Method overloading happens when you create more than one method of the same name but give each of them a different number, type, or order of parameters. That way the compiler can distinguish the methods before you execute the code.

In our Motorbike class, we can define a second accelerate method, that takes the desired speed as an argument.

public class Motorbike implements Bike {
private int speed = 0;

@Override
public void accelerate(){
speed += 20;
System.out.println("Accelerate Motorbike. Current Speed: ");
System.out.println(this.speed);

}

public void accelerate(int speed) {
this.speed = speed;
System.out.println("Accelerate Motorbike. Current Speed: ");
System.out.println(this.speed);
}

}

The first method always increases the current speed by a default value of 20 while the second method always sets the speed exactly according to the number passed by the user. Thus, if we first call the second accelerate method with a value of 50, the speed should be 50. If we subsequently call the first method, it will add 20 to the current speed of 50 setting the total speed to 70.

## Polymorphism in Python

Since Python is an interpreted language, we don’t distinguish between runtime polymorphism and compile time polymorphism. Furthermore, Python does not require the type of an object or an appropriate interface to be defined before passing an object to a function. Instead, Python relies on duck typing. This means as long as the receiving function can call the methods on the object that it wants to call, it assumes that you are passing the correct object without the need to explicitly verify its type. If it walks like a duck, and quacks like a duck, it probably is a duck.

Let’s define two classes Bicycle and Motorcycle that have a method “accelerate”.

class Bicycle:

def __init__(self):
self.speed = 0

def accelerate(self):
self.speed += 5
print("Accelerate Bicycle. Current Speed: ")
print(self.speed)

class Motorbike():

def __init__(self):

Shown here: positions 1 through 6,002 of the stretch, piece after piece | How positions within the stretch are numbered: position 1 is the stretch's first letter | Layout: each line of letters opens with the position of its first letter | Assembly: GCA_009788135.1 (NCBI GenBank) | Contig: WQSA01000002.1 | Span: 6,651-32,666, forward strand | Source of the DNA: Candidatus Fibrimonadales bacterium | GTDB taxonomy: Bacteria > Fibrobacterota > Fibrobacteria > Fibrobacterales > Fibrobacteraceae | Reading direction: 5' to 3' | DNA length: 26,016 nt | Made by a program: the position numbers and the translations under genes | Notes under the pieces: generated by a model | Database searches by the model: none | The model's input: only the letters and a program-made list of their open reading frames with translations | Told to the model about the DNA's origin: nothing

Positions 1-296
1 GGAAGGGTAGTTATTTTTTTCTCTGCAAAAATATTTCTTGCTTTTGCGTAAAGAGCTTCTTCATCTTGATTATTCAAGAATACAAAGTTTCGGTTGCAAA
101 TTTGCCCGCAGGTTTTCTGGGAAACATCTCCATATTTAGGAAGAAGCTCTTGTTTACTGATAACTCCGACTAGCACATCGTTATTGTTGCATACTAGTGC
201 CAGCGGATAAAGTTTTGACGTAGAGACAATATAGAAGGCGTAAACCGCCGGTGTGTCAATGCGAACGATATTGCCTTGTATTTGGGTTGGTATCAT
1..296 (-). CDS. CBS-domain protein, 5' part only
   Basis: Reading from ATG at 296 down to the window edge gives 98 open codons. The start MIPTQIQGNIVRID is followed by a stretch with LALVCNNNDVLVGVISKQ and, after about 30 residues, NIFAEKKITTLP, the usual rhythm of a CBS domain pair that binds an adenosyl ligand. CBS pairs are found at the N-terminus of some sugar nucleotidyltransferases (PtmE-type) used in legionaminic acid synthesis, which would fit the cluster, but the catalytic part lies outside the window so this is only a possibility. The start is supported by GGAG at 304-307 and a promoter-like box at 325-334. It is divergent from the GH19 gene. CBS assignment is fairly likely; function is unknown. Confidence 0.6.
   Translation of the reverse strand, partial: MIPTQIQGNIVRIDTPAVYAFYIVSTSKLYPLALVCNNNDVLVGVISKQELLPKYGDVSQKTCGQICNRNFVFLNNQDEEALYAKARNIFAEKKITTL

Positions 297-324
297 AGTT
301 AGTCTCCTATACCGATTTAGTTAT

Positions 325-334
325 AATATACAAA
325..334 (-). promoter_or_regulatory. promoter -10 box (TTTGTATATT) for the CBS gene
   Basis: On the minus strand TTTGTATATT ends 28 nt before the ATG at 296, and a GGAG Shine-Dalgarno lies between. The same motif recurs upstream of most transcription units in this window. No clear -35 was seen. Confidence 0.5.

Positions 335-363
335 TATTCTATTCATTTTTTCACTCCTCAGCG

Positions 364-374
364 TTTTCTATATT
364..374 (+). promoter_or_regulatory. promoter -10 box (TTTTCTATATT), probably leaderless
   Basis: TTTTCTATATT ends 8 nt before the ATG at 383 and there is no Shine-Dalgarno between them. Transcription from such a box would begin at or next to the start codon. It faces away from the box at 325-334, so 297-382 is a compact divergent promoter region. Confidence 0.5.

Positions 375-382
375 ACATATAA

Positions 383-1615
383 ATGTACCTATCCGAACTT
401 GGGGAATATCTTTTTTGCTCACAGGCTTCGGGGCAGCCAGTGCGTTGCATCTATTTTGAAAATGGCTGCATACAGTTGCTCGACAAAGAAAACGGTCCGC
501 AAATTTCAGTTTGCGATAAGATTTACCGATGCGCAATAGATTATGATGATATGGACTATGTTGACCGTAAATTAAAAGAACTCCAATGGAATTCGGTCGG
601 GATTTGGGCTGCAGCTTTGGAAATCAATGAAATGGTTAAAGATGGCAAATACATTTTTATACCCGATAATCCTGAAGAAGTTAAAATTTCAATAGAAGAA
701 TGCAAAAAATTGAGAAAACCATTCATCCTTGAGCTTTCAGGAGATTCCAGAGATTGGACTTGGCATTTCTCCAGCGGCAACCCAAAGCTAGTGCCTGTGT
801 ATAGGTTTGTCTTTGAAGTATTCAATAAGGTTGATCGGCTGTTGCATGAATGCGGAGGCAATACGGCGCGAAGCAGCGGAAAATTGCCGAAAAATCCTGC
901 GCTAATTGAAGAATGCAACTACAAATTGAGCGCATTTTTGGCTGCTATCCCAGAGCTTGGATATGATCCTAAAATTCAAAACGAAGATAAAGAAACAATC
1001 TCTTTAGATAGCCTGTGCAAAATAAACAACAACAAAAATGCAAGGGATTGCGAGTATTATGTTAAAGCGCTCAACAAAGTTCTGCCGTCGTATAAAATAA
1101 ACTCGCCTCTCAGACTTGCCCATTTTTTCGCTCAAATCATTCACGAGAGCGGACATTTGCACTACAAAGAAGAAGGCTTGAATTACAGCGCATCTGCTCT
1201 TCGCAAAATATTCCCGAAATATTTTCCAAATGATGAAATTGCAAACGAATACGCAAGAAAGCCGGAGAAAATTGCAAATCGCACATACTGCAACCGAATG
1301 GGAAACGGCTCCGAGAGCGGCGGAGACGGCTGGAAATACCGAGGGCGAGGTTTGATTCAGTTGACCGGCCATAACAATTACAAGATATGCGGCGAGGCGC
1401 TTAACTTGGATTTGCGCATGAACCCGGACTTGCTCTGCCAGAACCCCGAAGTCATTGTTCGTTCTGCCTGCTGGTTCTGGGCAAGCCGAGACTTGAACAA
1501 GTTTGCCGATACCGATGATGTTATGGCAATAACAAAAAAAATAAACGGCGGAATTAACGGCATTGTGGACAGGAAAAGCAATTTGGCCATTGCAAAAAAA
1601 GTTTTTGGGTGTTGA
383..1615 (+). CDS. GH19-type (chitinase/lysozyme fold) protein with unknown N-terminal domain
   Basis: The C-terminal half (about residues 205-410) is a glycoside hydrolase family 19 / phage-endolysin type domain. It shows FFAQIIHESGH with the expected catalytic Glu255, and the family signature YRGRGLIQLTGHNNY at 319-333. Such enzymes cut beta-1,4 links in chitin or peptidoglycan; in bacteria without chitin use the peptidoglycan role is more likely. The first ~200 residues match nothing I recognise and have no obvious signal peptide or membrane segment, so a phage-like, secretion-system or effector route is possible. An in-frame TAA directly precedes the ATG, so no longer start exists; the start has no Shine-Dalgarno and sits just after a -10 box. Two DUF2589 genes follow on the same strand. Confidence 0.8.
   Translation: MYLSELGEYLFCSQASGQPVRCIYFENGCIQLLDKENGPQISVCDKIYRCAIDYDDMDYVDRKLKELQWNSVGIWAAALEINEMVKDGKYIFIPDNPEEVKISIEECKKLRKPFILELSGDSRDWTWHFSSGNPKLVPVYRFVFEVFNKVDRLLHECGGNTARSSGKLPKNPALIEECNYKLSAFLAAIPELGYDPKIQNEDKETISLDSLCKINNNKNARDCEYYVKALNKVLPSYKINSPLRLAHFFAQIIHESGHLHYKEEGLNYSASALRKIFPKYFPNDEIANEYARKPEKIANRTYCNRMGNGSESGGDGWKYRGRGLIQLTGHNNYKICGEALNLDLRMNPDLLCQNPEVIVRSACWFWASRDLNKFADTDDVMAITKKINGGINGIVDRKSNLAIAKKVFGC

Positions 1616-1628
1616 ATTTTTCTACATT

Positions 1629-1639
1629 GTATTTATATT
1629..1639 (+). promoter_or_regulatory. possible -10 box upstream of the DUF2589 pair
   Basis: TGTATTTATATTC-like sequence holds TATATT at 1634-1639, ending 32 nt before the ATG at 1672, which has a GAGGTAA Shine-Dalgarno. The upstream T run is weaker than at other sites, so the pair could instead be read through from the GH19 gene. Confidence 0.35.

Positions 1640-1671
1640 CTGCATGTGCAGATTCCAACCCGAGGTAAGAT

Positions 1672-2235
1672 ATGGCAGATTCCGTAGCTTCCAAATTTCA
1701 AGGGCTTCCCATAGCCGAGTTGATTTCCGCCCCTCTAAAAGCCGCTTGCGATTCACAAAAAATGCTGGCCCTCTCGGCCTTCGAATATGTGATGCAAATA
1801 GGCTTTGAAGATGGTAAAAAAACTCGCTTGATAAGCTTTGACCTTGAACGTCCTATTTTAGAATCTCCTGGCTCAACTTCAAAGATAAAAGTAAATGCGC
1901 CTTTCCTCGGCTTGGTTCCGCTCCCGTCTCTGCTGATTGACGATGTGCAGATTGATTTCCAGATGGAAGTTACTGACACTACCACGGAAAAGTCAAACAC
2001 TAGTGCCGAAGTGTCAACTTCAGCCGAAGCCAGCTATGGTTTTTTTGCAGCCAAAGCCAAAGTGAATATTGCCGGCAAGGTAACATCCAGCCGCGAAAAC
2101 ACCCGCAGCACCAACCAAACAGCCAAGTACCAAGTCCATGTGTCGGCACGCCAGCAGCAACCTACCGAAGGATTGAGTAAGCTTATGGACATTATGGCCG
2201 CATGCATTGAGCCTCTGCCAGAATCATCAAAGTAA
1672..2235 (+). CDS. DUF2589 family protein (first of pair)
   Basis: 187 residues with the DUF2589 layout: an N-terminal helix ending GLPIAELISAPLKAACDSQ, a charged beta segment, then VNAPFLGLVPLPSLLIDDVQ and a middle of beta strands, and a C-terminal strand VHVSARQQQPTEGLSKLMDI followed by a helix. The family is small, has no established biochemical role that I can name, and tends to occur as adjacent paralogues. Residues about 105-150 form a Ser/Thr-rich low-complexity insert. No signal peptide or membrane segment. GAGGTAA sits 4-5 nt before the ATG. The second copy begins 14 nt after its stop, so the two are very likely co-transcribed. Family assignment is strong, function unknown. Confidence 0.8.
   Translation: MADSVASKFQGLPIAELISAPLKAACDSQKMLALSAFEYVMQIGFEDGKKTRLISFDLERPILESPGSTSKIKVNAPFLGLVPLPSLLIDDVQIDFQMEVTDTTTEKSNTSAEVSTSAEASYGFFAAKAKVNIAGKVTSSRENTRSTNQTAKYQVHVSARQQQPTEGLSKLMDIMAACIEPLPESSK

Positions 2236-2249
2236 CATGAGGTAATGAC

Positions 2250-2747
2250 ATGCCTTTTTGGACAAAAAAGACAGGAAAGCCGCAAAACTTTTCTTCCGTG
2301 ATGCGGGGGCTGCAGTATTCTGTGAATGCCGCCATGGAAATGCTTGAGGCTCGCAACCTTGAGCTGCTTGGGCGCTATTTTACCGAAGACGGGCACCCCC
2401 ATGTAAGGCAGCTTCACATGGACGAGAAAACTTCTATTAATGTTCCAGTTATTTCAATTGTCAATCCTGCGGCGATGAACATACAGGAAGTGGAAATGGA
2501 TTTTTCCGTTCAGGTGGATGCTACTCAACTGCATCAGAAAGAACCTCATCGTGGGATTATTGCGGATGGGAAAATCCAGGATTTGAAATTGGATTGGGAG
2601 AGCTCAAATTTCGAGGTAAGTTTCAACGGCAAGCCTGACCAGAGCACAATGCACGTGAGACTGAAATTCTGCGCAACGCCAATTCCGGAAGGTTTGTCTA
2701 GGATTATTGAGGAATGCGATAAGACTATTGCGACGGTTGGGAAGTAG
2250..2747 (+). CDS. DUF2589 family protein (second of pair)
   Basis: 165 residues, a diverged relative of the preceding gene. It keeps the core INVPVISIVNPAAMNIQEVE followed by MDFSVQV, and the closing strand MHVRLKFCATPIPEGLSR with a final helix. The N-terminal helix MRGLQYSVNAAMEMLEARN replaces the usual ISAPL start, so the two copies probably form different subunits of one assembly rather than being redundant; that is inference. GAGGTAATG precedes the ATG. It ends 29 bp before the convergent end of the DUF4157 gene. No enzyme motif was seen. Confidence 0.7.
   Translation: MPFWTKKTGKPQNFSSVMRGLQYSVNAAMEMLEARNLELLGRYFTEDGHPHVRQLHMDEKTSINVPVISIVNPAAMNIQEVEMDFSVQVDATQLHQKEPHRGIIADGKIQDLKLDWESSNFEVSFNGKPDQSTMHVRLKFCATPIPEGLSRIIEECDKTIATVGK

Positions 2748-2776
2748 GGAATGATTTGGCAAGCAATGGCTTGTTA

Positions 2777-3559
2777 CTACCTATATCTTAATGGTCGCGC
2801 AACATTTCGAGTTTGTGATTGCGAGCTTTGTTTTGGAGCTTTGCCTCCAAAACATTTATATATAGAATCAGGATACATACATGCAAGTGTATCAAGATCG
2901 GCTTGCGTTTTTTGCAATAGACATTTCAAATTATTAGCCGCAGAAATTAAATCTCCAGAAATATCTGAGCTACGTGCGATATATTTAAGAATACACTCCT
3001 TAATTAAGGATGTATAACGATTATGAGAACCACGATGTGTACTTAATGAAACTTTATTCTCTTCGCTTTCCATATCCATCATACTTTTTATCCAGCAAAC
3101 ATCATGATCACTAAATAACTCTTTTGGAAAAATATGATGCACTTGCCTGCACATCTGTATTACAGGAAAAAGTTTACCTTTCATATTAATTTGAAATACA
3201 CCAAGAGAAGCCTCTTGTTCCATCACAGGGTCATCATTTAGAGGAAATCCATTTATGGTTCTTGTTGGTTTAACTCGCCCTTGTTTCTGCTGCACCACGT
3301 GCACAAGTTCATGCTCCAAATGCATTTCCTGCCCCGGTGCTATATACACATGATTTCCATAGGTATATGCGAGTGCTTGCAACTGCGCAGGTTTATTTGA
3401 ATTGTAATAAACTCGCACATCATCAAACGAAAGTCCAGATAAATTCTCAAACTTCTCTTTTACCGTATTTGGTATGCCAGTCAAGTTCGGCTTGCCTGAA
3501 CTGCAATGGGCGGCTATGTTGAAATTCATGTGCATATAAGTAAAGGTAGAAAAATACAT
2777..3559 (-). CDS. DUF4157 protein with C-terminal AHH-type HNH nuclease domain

self.speed = 0

def accelerate(self):
self.speed += 20
print("Accelerate Motorbike. Current Speed: ")
print(self.speed)



In addition we create a ride_bike function which calls the accelerate function on whatever object you pass to it.

def ride_bike(bike):
bike.accelerate()


If we create the motorbike and the bicycle objects, we can pass the straight the the ride bike method. Contrary to Java and other statically typed languages, there is no need to define a common interface which requires an implementation of the accelerate method.

If we have an inheritance hierarchy where we have a superclass that provides a default implementation for a method, we do not necessarily need the subclass to provide its custom implementation. For example, if we have a superclass bike that defines the accelerate method, the subclass motorbike does not need to implement this method.

class Bike:
def __init__(self):
self.speed = 0

def accelerate(self):
self.speed += 1
print("Accelerate Bike. Current Speed: ")
print(self.speed)

class Motorbike(Bike):

def __init__(self):
Bike.__init__(self)
self.speed = 0

If we call the ride_bike function on the motorbike object, it will apply the accelerate method from the Bike superclass.

Of course, we can also provide our own implementation of “accelerate” in the motorbike class, which would override the same method in the bike class.

class Motorbike(Bike):

def __init__(self):
Bike.__init__(self)
self.speed = 0

def accelerate(self):
self.speed += 20
print("Accelerate Motorbike. Current Speed: ")
print(self.speed)



In Java we can use method overloading to achieve static polymorphism. Python is a dynamically typed language without compiler feedback and it doesn’t support method overloading out of the box.

If we try to define multiple methods of the same name in the Motorbike class, Python can only understand the method that was defined last.

class Motorbike(Bike):

def __init__(self):
Bike.__init__(self)
self.speed = 0

def accelerate(self):
self.speed += 20
print("Accelerate Motorbike. Current Speed: ")
print(self.speed)

def accelerate(self, speed):
self.speed += speed
print("Accelerate Motorbike. Current Speed: ")
print(self.speed)


We’ve defined the accelerate function with an argument for speed last. If we call the first implementation that does not take speed as an argument, Python throws a type error.

There is a workaround, though, using default arguments.

    def accelerate(self, speed = None):
if(speed == None):
self.speed += 20
else:
self.speed += speed
print("Accelerate Motorbike. Current Speed: ")
print(self.speed)


Now we can call the accelerate method either with or without the “speed” argument.